Archive for October, 2010


From Oct. 29, 2010 Cornell Chronicle article:

“With its light-filled atrium and lobby surrounded by walls of windows and skylights, the Cornell Plantations’ Brian C. Nevin Welcome Center was dedicated Oct. 28, culminating a decade of building and renovation projects at the Plantations. …

“The [LEED-certified] building offers interpretive exhibits in the atrium, a reception desk, fully accessible restrooms, a gift shop and small café (which will open in early 2011). The second floor, accessible by stairs and a low-energy elevator, houses a small conference room, kitchenette and a 100-seat multipurpose room that can be divided into two classrooms.

“Also, a new parking area and tour bus drop-off zone were built along Plantations Road in front of the center. The parking area was partly constructed with Cornell Structural Soil, which allows tree roots to penetrate beneath the pavement. Shade trees planted nearby are part of Plantations’ urban tree collection. Adjacent to the parking area, a bioswale and rain garden filters pollutants from parking lot runoff before the water drains into Beebe Lake.”

Read the whole article.

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I’ve been overwhelmed lately with videos featuring Department faculty, staff, students and programs. Normally I’d feature them individually. But instead I’m clearing out the backlog.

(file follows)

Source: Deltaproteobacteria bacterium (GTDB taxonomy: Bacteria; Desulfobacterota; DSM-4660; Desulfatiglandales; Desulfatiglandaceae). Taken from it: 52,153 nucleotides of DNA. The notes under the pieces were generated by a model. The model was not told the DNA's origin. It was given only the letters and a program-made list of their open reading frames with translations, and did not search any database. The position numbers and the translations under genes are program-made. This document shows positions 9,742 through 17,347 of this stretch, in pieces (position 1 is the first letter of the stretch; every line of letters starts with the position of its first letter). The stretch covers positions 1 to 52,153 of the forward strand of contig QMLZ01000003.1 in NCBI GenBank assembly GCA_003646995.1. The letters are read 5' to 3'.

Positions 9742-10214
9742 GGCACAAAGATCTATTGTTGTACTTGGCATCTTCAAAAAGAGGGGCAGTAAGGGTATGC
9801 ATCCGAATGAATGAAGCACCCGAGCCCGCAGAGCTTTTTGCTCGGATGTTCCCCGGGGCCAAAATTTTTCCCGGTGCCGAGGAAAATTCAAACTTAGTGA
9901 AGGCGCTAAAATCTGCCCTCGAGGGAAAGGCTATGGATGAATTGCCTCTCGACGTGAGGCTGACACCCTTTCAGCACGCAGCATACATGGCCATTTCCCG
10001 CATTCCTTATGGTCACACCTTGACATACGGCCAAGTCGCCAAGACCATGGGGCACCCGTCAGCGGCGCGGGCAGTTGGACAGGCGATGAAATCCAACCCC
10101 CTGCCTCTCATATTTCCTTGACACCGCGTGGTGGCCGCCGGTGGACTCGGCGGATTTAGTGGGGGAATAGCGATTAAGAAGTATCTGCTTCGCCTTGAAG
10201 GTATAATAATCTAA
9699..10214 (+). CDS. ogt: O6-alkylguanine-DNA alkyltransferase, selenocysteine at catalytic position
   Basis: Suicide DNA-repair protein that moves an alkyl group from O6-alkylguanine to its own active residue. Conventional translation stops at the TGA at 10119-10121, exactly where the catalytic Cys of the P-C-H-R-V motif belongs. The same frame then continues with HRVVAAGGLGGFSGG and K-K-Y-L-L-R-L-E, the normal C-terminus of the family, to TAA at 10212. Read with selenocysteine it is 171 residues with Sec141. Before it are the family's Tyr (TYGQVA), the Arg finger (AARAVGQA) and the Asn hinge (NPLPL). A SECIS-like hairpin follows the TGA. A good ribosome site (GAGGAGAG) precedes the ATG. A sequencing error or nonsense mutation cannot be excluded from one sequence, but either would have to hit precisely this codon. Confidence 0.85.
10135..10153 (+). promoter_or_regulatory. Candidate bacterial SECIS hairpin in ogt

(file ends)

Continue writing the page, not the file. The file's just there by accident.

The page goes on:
Assistant professor Justine Vanden Heuvel is featured in a video from the President’s Council of Cornell Women. PCCW is a group of highly accomplished alumnae working to enhance the involvement of women students, faculty, staff, and alumnae as leaders within Cornell University and its many communities.

In 2008, Justine received a PCCW Affinito-Stewart Grant to support her work predicting flavors and aromas in wine (“Creating Grapevine Canopy Exposure Maps to Predict Fruit and Wine Quality”). Justine has developed computational tools that can be used in the vineyard midway through the growing season to help predict what the flavors and aromas will be in the final product, the wine, which she explains in this CornellCast video.

Here are some more recent videos: